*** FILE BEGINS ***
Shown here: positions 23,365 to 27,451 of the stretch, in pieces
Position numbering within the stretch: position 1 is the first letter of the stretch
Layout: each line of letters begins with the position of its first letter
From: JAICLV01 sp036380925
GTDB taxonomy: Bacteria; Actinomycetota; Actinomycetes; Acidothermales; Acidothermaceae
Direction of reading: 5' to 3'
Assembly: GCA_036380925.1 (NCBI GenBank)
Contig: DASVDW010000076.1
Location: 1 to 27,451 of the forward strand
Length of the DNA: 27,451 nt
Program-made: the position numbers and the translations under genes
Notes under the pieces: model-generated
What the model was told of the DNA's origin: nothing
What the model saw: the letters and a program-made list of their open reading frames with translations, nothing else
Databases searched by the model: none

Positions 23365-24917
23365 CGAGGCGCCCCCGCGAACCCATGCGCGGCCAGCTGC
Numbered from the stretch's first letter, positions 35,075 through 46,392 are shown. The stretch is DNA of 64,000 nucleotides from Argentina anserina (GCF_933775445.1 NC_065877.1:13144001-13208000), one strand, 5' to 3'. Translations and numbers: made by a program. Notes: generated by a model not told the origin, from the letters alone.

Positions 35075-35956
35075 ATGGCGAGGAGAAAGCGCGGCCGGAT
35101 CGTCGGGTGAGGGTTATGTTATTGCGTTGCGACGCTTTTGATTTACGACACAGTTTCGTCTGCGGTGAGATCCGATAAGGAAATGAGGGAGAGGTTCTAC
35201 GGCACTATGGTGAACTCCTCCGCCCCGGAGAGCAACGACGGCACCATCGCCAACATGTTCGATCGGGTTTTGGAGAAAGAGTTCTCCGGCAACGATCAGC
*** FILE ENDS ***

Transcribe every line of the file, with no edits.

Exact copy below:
Shown here: positions 23,365 to 27,451 of the stretch, in pieces
Position numbering within the stretch: position 1 is the first letter of the stretch
Layout: each line of letters begins with the position of its first letter
From: JAICLV01 sp036380925
GTDB taxonomy: Bacteria; Actinomycetota; Actinomycetes; Acidothermales; Acidothermaceae
Direction of reading: 5' to 3'
Assembly: GCA_036380925.1 (NCBI GenBank)
Contig: DASVDW010000076.1
Location: 1 to 27,451 of the forward strand
Length of the DNA: 27,451 nt
Program-made: the position numbers and the translations under genes
Notes under the pieces: model-generated
What the model was told of the DNA's origin: nothing
What the model saw: the letters and a program-made list of their open reading frames with translations, nothing else
Databases searched by the model: none

Positions 23365-24917
23365 CGAGGCGCCCCCGCGAACCCATGCGCGGCCAGCTGC
Numbered from the stretch's first letter, positions 35,075 through 46,392 are shown. The stretch is DNA of 64,000 nucleotides from Argentina anserina (GCF_933775445.1 NC_065877.1:13144001-13208000), one strand, 5' to 3'. Translations and numbers: made by a program. Notes: generated by a model not told the origin, from the letters alone.

Positions 35075-35956
35075 ATGGCGAGGAGAAAGCGCGGCCGGAT
35101 CGTCGGGTGAGGGTTATGTTATTGCGTTGCGACGCTTTTGATTTACGACACAGTTTCGTCTGCGGTGAGATCCGATAAGGAAATGAGGGAGAGGTTCTAC
35201 GGCACTATGGTGAACTCCTCCGCCCCGGAGAGCAACGACGGCACCATCGCCAACATGTTCGATCGGGTTTTGGAGAAAGAGTTCTCCGGCAACGATCAGC